colonies and the potential for further social disaffection and popular
protest, was forced to adopt a policy of war relief. The 1930s had been a
period of labour unrest in British Guiana and the West Indies and it was
feared that this could occur again. Therefore, the Colonial Office
recommended the adoption of certain measures, e.g. the granting of cost of
living bonuses to government and private employees, the creation of a "small
and controlled rise in prices" to "stimulate local production in
substitution for goods previously imported" and, finally, the control of the
rise in the cost of living through deliberate subsidization by government of
prices of certain necessities. The Colonial Office policy had a two-fold
objective to provide relief for the colonies and to protect the industrial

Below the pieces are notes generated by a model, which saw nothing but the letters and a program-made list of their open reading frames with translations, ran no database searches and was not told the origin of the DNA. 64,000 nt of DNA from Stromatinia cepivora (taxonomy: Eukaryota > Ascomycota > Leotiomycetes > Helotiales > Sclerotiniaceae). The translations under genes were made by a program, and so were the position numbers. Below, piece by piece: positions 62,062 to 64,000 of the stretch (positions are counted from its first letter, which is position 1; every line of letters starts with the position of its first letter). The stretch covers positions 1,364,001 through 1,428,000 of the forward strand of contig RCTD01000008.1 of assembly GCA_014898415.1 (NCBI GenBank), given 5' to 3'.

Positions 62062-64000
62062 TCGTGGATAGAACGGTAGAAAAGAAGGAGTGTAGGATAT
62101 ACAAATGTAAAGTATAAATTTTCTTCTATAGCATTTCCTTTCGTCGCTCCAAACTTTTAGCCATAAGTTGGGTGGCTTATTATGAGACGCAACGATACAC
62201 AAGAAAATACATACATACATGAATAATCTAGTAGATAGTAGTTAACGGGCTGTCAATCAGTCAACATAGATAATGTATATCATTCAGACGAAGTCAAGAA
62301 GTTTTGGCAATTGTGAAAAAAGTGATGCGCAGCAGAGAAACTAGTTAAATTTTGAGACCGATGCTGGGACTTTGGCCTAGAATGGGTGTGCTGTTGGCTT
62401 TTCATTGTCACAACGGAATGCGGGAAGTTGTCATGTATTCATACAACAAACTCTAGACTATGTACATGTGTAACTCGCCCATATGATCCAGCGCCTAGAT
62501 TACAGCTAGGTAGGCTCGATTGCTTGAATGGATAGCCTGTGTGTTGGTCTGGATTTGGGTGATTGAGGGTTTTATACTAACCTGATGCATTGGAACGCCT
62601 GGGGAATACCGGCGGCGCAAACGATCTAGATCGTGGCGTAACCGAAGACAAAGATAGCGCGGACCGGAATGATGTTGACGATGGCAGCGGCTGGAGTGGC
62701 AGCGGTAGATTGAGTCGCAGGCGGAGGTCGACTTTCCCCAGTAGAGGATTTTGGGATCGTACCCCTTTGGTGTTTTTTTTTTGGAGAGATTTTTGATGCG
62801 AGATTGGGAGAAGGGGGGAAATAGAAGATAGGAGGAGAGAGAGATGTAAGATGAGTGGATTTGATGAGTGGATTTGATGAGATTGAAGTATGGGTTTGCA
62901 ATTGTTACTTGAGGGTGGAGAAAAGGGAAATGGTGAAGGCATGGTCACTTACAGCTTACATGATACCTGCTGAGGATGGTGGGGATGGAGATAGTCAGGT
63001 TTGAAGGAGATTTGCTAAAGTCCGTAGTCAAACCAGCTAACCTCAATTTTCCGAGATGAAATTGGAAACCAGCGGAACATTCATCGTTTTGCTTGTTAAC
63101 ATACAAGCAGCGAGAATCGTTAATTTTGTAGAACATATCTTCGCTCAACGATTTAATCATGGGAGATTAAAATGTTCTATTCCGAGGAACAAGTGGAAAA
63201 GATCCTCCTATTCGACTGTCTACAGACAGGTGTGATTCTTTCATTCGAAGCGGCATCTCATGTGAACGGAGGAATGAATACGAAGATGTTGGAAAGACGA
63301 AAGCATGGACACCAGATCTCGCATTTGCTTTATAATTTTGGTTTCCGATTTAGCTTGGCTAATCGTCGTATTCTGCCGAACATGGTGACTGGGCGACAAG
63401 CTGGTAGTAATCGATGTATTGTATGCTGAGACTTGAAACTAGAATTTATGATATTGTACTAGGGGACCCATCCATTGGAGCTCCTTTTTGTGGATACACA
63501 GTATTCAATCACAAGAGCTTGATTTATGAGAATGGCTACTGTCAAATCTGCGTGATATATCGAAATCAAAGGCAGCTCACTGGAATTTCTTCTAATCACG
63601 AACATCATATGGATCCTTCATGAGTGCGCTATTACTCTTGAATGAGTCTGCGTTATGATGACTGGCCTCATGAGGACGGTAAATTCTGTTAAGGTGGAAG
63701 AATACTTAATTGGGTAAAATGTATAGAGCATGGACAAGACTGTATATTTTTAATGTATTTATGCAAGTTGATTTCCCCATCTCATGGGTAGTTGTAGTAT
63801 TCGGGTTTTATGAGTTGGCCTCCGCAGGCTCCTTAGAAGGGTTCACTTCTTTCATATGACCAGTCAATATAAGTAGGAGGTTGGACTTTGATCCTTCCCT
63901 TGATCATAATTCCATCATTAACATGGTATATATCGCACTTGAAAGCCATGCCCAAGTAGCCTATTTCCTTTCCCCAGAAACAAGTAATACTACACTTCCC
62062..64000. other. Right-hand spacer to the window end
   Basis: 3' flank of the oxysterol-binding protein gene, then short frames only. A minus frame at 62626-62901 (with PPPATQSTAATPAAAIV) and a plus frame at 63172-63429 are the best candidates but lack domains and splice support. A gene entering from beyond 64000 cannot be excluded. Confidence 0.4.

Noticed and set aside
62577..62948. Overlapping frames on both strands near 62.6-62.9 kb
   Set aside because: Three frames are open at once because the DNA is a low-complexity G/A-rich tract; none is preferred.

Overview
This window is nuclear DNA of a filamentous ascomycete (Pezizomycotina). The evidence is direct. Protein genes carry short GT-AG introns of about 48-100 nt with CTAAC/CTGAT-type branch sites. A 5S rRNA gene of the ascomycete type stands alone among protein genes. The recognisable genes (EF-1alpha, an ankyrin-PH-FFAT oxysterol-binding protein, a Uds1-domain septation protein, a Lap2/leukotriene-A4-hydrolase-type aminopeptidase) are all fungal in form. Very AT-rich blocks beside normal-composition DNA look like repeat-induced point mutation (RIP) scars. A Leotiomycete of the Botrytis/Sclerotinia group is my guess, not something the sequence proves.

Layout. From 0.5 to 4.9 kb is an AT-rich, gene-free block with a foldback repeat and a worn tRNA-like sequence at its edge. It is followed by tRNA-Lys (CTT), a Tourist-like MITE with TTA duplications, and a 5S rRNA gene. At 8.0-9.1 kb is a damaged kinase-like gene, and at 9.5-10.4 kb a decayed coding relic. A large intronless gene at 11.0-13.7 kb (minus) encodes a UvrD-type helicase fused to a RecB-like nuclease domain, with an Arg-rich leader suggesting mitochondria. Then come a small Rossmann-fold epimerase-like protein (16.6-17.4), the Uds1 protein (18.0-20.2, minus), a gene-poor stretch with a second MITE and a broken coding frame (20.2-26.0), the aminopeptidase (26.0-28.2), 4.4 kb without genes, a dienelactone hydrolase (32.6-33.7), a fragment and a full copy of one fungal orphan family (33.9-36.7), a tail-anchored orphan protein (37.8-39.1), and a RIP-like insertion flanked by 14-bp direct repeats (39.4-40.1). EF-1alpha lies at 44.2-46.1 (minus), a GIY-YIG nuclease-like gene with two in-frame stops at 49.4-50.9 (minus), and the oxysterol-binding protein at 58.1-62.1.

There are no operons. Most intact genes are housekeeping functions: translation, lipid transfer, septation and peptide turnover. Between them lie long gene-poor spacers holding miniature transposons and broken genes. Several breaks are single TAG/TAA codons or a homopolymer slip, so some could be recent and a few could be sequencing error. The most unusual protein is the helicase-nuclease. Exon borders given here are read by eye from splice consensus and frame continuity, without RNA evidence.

interests of the United Kingdom. For example, its recommendation of war
bonuses instead of an increase in wages was made to prevent a rise in the
cost of production in the United Kingdom resulting from a rise in the prices
of colonial goods sold to the United Kingdom due to greater inflation as a
consequence of an increase in the living wage.

One of the war relief measures adopted by the government was subsidisation.
It was the system by which the government of British Guiana granted annual
subsidies for the importation of foreign products which the merchants
usually imported. This was done to prevent a rise in prices of products and
inflation. The objective of subsidisation was to keep the cost of essential
foods and goods at the pre-war level so that the working class could afford
them. In addition, if the cost of foods and goods remained low, there would
be fewer demands for wage increases. In 1942, the government decided to
subsidise essential commodities such as flour at the cost of $200,000.
Between September 1943 and February 1944, it subsidised fresh beef,
cornmeal, split peas, condensed milk, cooking butter, pickled beef, salt